Our Villages; Our Cities


Bhubaneswar: It is well known that India is a country dominated by villages.  It has been taught to us and mentioned in every child’s debate competition and essay writings. Many economists agrue that urbanization has a direct connection with prosperity. According to their opinion urbanization is the only way to develop people.

There has been much discussion on villages and towns during the time of Covid-19.  But the focus on the villages increased when lakhs of migrant labourers returned to their native villages after the sudden imposition of nationwide lockdown during the first wave of Covid-19 in March 2020. The tragic pictures of men, women, and children struggling to return back home after losing their work, and livelihoods are unfortunate and heart wrenching.  The migrant workers were coming back to their villages in the hope of reassurance from their family, friends, and relatives even though there was a drastic dearth of income opportunities in the villages. There was the hope of near and dear ones standing by ones side at the time of crisis, which led to a life and death situation.

People migrate to other states and cities foe for a better living.  When industries are established near the cities then many people from rural areas flow towards urban employment. As majority of the rural population depend on agriculture so there are a hidden unemployment in the sector as studied by economists.  Therefore it is necessary that to escalate the overall productivity of the country the rest of the people should get employment in non- agricultural sectors. But there has not been enough means explored and implemented in this direction.

During covid crisis, rural economy especially agricultural sector is proved to be more grounded and flexible rather than urban industrial sector.  Not only in 2020-21 but in the last five years the growth rate of the agricultural sector was 4.8 % whereas the total economic growth rate was 3.6%. In the first year of the pandemic urban economy was more affected than the rural economy. In the second wave the rural areas were proportionately more affected. Death rate was higher in rural areas because of the scarcity of proper health services.  Many state governments are refusing to accept this fact, as the media  reports.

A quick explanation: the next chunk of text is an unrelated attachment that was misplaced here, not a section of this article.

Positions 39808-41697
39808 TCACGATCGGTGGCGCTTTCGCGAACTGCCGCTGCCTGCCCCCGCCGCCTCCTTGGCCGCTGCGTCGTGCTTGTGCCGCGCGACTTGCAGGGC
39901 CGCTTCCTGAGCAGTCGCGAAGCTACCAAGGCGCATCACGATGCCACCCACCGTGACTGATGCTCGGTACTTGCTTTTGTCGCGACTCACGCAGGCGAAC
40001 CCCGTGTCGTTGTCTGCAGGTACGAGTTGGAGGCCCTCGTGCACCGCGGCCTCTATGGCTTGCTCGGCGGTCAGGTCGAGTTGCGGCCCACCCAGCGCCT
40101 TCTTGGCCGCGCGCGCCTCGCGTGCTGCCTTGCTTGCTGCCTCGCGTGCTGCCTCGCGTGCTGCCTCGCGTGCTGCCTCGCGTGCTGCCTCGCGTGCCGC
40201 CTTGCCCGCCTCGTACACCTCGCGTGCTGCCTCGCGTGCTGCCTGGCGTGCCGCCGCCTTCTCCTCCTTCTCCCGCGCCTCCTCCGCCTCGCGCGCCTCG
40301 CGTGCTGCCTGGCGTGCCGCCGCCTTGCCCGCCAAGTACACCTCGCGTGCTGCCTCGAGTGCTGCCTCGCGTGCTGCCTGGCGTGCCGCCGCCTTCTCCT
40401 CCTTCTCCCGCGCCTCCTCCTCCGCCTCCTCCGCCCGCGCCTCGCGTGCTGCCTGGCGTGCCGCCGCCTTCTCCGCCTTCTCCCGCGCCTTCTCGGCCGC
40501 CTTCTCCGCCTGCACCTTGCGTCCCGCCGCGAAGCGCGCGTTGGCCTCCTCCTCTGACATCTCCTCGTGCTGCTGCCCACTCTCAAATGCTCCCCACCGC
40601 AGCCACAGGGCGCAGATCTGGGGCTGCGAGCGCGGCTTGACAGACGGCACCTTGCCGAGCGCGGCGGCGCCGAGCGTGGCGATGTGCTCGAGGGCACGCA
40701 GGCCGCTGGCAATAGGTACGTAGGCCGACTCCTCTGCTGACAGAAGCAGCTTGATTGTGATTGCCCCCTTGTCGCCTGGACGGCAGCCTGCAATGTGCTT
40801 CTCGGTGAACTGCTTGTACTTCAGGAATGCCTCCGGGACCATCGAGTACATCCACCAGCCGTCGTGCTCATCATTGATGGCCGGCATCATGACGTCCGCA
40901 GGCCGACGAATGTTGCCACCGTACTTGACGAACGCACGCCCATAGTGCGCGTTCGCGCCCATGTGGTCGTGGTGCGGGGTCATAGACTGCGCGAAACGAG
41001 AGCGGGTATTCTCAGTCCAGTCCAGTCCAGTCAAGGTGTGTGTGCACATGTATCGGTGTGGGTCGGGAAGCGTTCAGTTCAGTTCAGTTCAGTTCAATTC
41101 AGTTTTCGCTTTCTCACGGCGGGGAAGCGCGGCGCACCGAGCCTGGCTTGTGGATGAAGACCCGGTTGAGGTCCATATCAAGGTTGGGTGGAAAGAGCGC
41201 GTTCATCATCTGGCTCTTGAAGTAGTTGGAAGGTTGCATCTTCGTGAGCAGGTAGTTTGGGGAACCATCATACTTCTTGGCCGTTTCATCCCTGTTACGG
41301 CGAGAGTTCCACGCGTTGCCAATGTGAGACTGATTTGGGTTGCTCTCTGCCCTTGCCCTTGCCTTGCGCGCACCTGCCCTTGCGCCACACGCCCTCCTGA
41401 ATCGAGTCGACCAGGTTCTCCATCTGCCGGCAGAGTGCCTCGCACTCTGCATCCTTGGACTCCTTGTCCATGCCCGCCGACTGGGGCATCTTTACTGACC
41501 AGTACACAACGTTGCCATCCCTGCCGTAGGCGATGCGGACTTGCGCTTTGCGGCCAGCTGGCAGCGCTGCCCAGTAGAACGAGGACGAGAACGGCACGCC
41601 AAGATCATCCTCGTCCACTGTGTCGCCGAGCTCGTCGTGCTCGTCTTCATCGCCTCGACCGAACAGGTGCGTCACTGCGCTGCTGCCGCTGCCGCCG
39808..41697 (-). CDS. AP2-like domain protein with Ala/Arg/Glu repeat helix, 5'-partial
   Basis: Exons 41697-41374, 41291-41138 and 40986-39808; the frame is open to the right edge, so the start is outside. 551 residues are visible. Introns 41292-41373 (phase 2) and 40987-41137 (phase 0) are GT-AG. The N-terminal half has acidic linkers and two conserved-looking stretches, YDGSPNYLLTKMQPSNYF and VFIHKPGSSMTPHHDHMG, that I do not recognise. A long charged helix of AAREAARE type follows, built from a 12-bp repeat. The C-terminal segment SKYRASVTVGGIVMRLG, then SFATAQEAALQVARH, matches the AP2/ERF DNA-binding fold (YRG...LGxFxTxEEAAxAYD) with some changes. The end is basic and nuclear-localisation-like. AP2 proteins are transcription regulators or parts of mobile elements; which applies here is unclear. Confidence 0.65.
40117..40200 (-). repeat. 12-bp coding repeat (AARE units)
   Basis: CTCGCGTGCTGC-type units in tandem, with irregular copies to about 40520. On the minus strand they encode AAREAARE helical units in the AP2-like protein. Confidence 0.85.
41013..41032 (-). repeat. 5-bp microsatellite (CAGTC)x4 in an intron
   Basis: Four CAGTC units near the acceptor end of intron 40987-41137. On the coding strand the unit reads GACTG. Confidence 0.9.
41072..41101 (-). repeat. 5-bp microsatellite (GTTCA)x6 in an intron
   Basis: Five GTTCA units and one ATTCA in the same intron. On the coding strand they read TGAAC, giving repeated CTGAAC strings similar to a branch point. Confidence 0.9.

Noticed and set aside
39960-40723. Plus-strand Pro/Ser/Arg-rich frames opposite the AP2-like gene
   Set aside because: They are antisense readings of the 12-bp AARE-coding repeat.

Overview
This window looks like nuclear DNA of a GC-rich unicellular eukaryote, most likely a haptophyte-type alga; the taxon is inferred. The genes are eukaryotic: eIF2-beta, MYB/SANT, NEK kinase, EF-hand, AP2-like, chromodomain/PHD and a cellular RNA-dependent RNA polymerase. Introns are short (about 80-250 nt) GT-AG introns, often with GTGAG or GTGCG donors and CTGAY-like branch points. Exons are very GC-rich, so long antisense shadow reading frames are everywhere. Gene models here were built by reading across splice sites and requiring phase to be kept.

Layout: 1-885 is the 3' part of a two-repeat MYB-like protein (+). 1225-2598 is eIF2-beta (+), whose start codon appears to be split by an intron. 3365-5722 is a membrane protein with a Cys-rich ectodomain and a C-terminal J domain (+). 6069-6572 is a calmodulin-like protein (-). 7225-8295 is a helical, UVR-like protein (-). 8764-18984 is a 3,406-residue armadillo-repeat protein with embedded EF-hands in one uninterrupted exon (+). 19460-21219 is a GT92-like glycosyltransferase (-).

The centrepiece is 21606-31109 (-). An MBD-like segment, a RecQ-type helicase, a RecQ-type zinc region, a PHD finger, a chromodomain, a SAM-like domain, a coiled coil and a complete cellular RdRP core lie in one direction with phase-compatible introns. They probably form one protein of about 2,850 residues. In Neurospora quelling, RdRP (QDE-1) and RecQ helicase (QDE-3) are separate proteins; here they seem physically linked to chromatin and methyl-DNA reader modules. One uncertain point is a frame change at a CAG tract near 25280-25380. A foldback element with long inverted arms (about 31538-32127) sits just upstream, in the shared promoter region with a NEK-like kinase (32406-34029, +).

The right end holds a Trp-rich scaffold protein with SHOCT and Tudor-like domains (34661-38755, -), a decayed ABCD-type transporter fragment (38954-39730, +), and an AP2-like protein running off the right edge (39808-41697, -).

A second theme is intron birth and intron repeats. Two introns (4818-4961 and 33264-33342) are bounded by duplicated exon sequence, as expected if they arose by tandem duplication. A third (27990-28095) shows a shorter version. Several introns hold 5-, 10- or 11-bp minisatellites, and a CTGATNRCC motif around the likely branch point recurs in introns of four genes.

If look at every indicators of human development it would be clear that the condition of the villages are much worse than the cities. These measurements include literacy rate, opportunity for quality education, infant mortality rate, drinking water and sanitation facilities, number of beds in hospitals, number of doctors and other components of health care ect. In last few years though there are some progress in certain aspects such as the roads connecting to villages, drinking water supplies, sanitation, electricity and transportation etc. but the quality of these are relatively poor.  The people residing still are deprived of many basic requirements.

To talk about health care services, Macro Economics and National Health Mission Report shows that as more than 65% people in our country live in rural areas, but still 80% of health infrastructure and human resources related to health are centred in urban areas. According to another statistics there was a scarcity of more than 2100 community health centers , more than 6400 primary health centers and around 3300 deputy health centers Indian villages till 2018.

As per the National Sample Survey 2017 only 6% rural families and 25% urban families had computers. Among the families of school going children, only 42% families had smart phones.  Statistics says during the time of covid pandemic more than 70% children were deprived of online education.  It is understood that how backward we are on the basic amenities like education and health in the rural areas. The situation of livelihood is also similar as the National Rural Employment Guarantee Scheme implemented to assure livelihood for the rural population was only 65 % allocated as of May 2021.